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Petitioner has not been a fugitive for over 13 years

Petitioner was charged under a governor’s warrant with being the South Carolina fugitive, who allegedly escaped from the Anderson South Carolina Stockade in 1976. The fugitive was serving a sentence of seven years for passing several bad checks and a probation violation from a prior grand larceny. Petitioner has lived continuously at the same address in Suffolk County, New York since 1983. He was married in 1987, helping to raise his wife’s three children from a prior marriage. He and his wife also had two children of their own in 1988 and 1992.

A Suffolk County Criminal lawyer said that in 1993, Petitioner was arrested on an extradition demand from South Carolina. As a result of information thereafter provided to then South Carolina Governor, the Governor chose not to pursue the extradition.

Twelve and a half years later in October, 2005, while returning from a vacation, Petitioner was arrested at JFK Airport on a computer entry of his being wanted in South Carolina. When the necessary paperwork was not filed within ninety (90) days, the resultant pending charge was dismissed in Criminal Court, Queens County 2006. Petitioner returned to his everyday life.

Thereafter, Petitioner was arrested at 11:15 PM in his home on a governor’s extradition warrant based upon a January 2006 Governor’s Requisition signed by South Carolina Governor arising out of the exact same facts and circumstances as the 1993 extradition proceedings. It is this arrest that gives rise to the present Suffolk County District Court docket number and this Writ.

A court considering a petition for habeas corpus in these circumstances “can do no more than decide (a) whether the extradition documents on their face are in order; (b) whether the petitioner has been charged with a crime in the demanding state; (c) whether the petitioner is the person named in the request for extradition; and (d) whether the petitioner is a fugitive.”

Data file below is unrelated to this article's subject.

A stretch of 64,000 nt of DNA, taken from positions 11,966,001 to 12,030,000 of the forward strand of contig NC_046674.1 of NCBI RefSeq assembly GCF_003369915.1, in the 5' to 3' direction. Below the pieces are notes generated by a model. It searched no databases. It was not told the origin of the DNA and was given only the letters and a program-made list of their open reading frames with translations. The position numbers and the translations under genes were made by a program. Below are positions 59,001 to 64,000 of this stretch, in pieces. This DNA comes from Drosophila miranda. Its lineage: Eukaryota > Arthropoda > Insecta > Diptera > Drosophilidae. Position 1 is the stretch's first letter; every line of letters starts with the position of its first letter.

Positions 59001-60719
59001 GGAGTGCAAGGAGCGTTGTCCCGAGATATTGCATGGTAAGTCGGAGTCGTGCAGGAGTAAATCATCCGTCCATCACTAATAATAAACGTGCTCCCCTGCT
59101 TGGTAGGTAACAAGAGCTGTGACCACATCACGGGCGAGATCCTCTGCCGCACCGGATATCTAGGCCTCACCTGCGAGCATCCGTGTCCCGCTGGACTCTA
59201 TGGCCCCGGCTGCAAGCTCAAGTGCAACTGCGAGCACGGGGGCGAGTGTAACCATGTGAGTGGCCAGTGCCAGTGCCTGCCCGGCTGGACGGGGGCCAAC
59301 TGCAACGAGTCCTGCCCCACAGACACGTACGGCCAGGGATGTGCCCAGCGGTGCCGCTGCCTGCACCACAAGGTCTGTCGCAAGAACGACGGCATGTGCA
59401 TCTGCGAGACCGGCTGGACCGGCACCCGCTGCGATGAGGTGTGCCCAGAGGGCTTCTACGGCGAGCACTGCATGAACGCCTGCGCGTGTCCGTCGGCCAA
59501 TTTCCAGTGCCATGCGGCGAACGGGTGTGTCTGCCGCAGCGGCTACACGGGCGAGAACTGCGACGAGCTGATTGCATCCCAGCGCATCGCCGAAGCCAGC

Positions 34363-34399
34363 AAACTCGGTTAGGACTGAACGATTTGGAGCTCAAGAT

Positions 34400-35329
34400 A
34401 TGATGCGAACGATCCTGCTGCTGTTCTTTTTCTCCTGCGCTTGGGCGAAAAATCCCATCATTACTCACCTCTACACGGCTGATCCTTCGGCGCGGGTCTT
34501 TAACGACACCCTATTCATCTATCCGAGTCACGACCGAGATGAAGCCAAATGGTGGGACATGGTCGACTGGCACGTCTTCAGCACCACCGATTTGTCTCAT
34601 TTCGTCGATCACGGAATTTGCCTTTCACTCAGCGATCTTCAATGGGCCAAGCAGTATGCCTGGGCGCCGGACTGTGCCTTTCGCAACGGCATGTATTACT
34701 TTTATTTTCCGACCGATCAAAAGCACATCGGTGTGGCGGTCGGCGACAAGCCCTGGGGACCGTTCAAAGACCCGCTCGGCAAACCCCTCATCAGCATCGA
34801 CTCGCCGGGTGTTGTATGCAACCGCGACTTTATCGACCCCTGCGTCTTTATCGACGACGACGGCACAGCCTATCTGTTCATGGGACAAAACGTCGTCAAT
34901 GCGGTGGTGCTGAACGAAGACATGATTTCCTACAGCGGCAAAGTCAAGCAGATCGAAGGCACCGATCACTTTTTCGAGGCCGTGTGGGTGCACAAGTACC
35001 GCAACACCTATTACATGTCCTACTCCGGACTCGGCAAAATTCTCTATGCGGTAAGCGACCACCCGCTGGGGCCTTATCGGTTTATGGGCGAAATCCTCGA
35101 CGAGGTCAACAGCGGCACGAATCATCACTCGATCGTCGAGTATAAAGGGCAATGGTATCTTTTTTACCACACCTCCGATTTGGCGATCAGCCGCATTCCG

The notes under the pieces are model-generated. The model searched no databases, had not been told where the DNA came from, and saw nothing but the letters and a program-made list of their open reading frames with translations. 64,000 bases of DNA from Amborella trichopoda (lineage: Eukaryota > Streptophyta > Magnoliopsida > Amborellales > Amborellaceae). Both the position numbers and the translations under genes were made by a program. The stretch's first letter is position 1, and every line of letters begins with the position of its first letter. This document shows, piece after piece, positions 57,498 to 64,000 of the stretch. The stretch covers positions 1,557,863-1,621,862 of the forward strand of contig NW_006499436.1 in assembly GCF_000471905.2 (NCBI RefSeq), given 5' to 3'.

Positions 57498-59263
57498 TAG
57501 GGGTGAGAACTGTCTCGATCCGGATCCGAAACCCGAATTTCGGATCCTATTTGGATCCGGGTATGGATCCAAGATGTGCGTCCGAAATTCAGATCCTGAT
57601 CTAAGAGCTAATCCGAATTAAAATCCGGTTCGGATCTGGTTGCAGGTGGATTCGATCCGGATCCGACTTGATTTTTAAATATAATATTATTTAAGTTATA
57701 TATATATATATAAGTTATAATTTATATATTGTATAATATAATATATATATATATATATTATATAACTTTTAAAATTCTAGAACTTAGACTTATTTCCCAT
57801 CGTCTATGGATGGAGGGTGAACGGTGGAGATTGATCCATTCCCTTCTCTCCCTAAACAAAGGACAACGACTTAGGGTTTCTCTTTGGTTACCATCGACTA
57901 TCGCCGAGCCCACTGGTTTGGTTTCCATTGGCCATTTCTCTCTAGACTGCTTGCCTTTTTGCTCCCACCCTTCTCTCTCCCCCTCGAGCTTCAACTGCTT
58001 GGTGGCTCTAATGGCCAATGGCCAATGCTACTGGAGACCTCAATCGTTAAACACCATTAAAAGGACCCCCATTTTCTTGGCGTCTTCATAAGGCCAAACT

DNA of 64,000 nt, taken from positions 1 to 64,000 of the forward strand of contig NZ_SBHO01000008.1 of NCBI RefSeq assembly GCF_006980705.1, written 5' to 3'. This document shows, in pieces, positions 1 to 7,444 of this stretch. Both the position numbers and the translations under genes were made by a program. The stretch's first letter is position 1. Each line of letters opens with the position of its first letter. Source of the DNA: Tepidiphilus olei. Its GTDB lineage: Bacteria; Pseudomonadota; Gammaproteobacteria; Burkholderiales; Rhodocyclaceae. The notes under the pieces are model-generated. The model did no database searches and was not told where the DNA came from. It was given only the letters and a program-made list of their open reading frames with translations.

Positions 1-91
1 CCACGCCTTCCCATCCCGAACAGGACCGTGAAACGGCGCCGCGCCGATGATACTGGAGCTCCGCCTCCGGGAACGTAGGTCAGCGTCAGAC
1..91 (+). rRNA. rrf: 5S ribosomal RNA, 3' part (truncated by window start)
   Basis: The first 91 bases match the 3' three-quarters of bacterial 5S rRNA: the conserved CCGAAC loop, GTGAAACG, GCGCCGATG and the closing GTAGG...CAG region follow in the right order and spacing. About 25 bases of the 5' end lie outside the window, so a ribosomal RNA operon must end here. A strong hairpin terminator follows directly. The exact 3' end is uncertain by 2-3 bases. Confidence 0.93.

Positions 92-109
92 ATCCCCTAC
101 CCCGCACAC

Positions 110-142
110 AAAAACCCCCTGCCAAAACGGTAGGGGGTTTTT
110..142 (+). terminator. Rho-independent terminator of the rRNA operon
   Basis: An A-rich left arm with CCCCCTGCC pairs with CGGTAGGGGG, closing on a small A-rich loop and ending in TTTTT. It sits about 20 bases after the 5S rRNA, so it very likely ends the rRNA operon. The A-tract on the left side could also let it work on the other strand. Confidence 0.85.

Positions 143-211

The court notes that petitioner has reserved his rights to contest whether he is, in fact, the person named in the request for extradition. Having noted that, this court finds that the right to demand extradition of the petitioner was waived by the actions of the then Governor of South Carolina in 1993. As a result of the actions of the highest executive officer of that state, petitioner ceased being a fugitive as of April 8, 1993. That official act should have been the end of the saga. Petitioner has not been a fugitive for over 13 years, and no act of a subsequent governor, however well-intentioned or whimsical, can resurrect petitioner’s status as a fugitive so as to make him eligible for extradition.

It should be clear that “once a fugitive, always a fugitive” is not a truism. Various events can lead to a fugitive ceasing to be a fugitive. A fugitive could voluntarily return to the demanding state and resolve their outstanding matters and they would no longer be a fugitive. A fugitive could be extradited to the demanding state and their matter concluded, and they would no longer be a fugitive. A fugitive could be pardoned or granted clemency in absentia, and they would no longer be a fugitive. In the case at bar, in 1993 when South Carolina, through the very clear, unambiguous, unequivocal, unchallenged actions of it’s governor, affirmatively stopped seeking the return of the petitioner, the fugitive ceased being a fugitive.

“A fugitive from justice is a person who is (1) suspected of or has been convicted of committing a crime; (2) sought by the jurisdiction so that the jurisdiction may subject the person to its criminal justice system, and (3) has left the jurisdiction and is found with the boundaries of another”. It is clear that in April 1993, when the executive authority of the State of South Carolina took the actions he took, the Fugitive was no longer “sought” by the jurisdiction, no longer met the second criteria of the above noted definition, and therefor was no longer a “fugitive from justice.”

That a subsequent governor of South Carolina does not agree with or feel bound by the official actions of a previous governor of South Carolina is no reason to permit the re-imposition of “fugitive from justice” status on the petitioner herein.

Criminal cases should be handled by diligent lawyers, who know what to do on a particular matter at hand. Here in Stephen Bilkis and Associates, we have Suffolk County Criminal lawyers, who know the remedies to be applied on a particular case. We assure you that our lawyers study their handled cases well. We also have Suffolk County Robbery attorneys for other concerns. Call us now and receive our reliable advice.